Fresh from his stint in the German film industry, Alfred Hitchcock gave the British movie world a well-needed shot in the arm with The Lodger: A Story of the London Fog (1927) starring the immensely popular Ivor Novello. In so doing, he also gave the world its very first movie that feels like what we think of when we say an “Alfred Hitchcock film.” Heavily influenced by the Germans (something that would never entirely leave the director), this thriller about a mysterious lodger (Novello)—who may or may not be a Jack the Ripper-like killer known as The Avenger (the other residents become more and more convinced he is)—finds Hitchcock laying on the style and the experimentation. Some of it seems a little showy-for-showiness’ sake today, but effects such as shooting through a glass floor to show Novello pacing in his room are still fun and show a pathological obsession with bringing something new to film.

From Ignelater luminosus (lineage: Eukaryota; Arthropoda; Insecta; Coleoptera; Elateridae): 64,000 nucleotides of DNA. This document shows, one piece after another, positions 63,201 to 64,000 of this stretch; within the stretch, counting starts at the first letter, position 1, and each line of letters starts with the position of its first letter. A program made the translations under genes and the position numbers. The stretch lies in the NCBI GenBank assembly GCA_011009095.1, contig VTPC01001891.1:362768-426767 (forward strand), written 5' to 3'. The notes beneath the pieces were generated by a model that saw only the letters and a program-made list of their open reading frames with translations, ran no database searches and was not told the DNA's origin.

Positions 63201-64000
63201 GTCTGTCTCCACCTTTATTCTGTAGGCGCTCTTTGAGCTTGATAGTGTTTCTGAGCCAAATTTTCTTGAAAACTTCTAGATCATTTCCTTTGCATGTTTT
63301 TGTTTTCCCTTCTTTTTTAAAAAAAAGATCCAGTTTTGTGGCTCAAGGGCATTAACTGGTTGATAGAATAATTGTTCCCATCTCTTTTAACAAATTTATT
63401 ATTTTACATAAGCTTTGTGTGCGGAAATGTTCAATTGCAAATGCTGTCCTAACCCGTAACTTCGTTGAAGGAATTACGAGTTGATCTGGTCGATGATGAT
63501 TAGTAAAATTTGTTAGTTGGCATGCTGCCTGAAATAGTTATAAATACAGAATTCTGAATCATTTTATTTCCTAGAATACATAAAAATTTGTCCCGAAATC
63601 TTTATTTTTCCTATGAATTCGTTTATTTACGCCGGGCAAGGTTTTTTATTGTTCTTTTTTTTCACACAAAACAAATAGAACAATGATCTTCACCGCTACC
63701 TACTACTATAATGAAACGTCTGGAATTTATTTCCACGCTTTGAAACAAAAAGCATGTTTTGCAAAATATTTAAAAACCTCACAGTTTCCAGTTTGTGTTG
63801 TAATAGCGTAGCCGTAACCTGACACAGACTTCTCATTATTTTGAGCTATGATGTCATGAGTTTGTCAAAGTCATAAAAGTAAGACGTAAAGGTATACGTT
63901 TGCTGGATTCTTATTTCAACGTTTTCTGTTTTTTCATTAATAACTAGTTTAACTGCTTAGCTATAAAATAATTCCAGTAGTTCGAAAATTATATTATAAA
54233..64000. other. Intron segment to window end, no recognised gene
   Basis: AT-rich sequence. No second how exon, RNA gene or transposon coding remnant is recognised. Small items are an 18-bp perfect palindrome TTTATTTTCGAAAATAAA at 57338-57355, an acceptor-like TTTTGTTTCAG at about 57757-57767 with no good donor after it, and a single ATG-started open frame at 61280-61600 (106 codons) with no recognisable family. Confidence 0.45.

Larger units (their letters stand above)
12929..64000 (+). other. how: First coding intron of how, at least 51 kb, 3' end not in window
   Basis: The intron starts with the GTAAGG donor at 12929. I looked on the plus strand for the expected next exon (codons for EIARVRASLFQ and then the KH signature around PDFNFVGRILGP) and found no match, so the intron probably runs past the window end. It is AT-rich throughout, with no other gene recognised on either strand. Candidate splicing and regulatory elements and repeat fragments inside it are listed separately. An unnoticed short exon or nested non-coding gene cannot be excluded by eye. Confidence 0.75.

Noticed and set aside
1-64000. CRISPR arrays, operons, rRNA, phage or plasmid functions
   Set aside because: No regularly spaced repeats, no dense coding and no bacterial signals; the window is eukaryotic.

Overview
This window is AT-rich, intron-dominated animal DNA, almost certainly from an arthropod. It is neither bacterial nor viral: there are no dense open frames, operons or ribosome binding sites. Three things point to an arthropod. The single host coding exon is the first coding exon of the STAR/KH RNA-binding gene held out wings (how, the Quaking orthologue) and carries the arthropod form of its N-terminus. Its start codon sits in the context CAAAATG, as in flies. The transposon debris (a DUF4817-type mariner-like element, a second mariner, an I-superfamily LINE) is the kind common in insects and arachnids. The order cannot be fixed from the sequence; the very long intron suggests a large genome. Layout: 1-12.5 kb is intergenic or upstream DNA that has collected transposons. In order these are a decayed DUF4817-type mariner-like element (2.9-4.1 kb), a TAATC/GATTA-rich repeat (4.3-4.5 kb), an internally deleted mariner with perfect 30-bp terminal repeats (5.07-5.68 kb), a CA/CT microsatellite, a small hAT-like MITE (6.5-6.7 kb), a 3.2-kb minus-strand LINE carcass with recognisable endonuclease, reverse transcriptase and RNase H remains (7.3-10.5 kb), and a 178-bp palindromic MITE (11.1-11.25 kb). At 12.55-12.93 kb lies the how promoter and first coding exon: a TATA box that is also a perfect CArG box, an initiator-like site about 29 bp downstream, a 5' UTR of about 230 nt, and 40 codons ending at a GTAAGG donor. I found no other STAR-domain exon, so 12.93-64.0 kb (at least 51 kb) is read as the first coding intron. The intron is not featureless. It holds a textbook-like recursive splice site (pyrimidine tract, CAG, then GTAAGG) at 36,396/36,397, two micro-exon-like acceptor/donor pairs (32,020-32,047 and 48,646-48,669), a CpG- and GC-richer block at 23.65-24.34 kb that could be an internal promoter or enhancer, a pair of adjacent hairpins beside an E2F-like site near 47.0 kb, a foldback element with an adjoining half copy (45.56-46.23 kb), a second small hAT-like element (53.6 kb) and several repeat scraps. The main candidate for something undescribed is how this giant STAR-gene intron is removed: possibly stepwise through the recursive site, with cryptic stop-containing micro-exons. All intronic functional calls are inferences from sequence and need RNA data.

It’s interesting to note that while Hitchcock himself was influenced by the Germans, his own film would turn out to be even more influential. You can see its impact over the years on countless thrillers. Its influence even shows up in some pretty odd places. It’s unlikely completely coincidental that Malcolm McDowell enters Lindsay Anderson’s If …. (1968) in exactly the same guise that Novello adopts here. (The idea that Anderson was unaware of such a famous image is ludicrous.) Though usually remembered for only a handful of scenes, there’s much here that presages later Hitchcock works—including, though hardly limited to, the master’s own penchant for blondes (tellingly, the preferred victims of The Avenger). See it and see the birth of one of film’s greatest directors.